The total cost of construction of the riverwalk will be $10,043,940, but state funding of $9 million will be applied to that. City employee Jenny Payne was commended for obtaining the DNR grant for the city.

“I think it’s noteworthy that although there is a change order none of us like to have to do, we were able to find a $1 million grant through the effort of staffer Jenny Payne,” Alderman Tony Thomas said. “A lot of time when we get change orders, we don’t get a $1 million grant. That is a bright spot.”

Brown said the end result of the project will be a lighted area with benches, much like the rest of the Riverwalk. “The work is proceeding and is still on schedule with the Riverwalk platform,” he said.

When completed, an additional 2,100 feet will be being added to the existing Riverwalk. Brown said the project is scheduled for completion in March.

After two years of discussions with taxi-cab owners and drivers, the council held the first reading of revisions to the city’s taxi ordinance. The council is expected to consider proposed changes to the revisions and to take further action at its next meeting.

The revisions call for taxi drivers to be required to wear identifiable uniforms. Cab companies must be listed in the Yellow Pages so that customers can contact them if needed, such as if the customer loses something in a cab.

Once the changes are made, smoking will be prohibited inside all taxis. At the present time, drivers are allowed to smoke inside the cabs as long as they don’t have passengers.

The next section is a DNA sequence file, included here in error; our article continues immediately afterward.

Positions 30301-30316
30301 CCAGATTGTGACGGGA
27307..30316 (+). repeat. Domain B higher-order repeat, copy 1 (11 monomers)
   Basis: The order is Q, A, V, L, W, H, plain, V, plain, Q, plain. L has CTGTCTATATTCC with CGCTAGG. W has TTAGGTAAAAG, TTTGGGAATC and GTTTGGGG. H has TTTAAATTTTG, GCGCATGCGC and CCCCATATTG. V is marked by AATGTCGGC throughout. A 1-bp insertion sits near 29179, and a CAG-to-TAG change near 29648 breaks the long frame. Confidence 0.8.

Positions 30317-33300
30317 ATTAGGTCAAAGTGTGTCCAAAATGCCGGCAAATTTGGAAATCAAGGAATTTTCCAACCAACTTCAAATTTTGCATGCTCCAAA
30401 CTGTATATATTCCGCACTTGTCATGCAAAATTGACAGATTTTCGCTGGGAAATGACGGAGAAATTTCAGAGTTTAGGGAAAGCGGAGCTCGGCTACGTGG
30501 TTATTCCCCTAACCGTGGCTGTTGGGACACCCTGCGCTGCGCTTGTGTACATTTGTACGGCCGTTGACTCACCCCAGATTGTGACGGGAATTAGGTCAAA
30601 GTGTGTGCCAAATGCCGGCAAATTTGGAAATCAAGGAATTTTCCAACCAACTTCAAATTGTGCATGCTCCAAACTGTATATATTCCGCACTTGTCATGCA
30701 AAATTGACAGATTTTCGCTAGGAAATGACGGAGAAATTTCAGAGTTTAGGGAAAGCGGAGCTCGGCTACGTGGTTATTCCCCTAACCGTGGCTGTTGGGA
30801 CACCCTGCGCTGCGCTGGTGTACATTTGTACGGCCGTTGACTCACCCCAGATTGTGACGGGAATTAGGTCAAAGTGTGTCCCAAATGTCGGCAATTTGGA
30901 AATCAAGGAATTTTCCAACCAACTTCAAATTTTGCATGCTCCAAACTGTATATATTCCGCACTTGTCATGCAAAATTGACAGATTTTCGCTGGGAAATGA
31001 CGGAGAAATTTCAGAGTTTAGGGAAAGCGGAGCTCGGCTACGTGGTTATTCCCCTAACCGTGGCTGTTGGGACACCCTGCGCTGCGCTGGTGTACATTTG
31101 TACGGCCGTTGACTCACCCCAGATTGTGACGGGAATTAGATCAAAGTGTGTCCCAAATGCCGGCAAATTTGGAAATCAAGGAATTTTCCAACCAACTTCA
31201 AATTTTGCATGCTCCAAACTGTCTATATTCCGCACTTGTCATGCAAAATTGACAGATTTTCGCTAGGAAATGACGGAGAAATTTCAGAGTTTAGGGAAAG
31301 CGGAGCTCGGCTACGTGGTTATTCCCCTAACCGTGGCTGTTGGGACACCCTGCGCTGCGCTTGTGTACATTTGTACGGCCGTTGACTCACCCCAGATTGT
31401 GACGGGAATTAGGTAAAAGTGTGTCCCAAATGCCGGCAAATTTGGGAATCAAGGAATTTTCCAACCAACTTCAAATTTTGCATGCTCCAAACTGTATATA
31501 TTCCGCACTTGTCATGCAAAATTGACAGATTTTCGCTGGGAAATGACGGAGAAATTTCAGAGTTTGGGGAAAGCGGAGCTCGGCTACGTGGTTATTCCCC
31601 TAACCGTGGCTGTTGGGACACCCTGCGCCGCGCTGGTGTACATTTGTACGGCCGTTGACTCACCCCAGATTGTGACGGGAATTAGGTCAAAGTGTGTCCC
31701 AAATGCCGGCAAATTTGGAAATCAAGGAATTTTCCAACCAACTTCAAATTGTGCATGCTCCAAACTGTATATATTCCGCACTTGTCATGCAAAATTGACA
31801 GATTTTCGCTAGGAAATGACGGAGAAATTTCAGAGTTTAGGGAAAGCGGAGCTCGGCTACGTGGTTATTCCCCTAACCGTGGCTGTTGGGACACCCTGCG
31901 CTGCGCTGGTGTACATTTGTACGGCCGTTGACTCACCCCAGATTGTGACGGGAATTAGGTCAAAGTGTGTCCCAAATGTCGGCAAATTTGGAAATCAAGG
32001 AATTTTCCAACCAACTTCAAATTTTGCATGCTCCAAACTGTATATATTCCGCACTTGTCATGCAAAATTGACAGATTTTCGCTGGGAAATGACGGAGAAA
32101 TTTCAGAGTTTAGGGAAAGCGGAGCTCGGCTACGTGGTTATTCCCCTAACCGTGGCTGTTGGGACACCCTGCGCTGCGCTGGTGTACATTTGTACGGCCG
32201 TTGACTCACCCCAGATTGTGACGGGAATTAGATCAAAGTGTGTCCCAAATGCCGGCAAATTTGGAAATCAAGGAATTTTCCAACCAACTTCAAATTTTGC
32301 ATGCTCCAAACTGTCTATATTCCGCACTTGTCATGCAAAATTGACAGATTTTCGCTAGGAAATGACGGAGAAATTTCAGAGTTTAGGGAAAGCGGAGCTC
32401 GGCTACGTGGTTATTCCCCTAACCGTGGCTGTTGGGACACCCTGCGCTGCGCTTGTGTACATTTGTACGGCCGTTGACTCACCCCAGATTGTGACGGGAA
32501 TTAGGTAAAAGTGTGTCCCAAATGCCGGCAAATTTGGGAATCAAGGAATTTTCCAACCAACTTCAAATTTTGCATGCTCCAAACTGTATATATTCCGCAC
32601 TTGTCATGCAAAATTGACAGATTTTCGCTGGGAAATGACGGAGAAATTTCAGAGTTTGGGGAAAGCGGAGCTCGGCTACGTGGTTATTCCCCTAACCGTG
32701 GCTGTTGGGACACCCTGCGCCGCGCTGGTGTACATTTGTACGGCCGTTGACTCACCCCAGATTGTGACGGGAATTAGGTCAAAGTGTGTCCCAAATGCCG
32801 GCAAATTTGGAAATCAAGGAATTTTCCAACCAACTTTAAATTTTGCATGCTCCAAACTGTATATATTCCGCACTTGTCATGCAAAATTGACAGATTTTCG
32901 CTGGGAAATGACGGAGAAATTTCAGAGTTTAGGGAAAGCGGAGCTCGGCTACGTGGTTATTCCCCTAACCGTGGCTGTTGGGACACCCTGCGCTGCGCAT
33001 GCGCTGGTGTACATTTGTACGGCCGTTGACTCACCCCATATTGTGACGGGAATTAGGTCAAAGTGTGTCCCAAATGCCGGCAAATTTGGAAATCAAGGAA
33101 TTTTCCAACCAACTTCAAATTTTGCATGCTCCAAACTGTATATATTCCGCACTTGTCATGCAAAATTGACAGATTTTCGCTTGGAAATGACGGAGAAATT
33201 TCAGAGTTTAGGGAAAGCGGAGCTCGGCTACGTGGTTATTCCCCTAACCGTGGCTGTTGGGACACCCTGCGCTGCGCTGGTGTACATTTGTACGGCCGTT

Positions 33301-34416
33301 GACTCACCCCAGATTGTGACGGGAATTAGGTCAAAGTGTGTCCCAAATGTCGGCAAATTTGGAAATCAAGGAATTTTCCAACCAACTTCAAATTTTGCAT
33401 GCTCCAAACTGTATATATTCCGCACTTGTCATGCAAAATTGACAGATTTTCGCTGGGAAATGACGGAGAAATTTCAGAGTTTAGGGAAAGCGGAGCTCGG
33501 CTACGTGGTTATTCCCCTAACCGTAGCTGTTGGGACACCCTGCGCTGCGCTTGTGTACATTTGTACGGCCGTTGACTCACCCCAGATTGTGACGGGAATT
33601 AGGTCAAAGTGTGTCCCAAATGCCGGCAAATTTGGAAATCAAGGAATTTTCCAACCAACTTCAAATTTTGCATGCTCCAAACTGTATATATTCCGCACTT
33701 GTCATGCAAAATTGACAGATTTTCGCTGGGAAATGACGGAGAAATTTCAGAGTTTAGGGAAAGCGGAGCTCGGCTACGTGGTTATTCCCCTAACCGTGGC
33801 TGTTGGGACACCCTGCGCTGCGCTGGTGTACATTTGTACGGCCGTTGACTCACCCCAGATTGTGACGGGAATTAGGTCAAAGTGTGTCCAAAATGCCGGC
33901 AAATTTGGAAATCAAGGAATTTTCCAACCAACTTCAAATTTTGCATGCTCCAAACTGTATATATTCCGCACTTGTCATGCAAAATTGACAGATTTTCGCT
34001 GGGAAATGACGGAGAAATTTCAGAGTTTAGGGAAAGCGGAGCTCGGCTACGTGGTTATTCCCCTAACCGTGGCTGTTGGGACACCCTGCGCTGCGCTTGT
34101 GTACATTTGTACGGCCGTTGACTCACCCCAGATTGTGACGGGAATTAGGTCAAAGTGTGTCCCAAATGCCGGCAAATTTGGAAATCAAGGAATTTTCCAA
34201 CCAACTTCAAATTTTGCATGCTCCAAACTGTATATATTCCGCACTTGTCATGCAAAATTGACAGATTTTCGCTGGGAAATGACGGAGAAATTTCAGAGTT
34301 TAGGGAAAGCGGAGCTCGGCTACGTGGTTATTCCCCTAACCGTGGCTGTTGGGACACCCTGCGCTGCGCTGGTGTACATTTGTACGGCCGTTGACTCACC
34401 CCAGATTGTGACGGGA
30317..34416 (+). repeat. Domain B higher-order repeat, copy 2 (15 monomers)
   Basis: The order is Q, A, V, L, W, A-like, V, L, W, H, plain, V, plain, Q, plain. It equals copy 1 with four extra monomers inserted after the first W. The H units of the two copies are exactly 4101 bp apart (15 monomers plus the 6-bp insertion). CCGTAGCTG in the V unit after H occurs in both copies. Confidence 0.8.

To offset the cost of the new regulations, the ordinance allows companies to use rooftop advertising. A revision also has been proposed to allow for a fuel surcharge that will be charged to passengers to help cab companies offset high fuel costs. Taxi companies will be allowed to charge a $1 fee per trip when gas prices are between $3.50 and $4, and a $2 fee when prices are above $4.

The city will use the American Automobile Association’s southeast regular gas average to determine which fee will be charged. The surcharge will expire next March when the Consumer Price Index adjusts rates automatically and will reflect fuel costs.

Yet another ordinance will be brought before the council in the future that will require taxi companies to provide more handicapped-accessible cabs. Both Chatham Area Transit and the Savannah-Chatham Council on Disability had requested the ordinance as part of the community’s transportation priorities.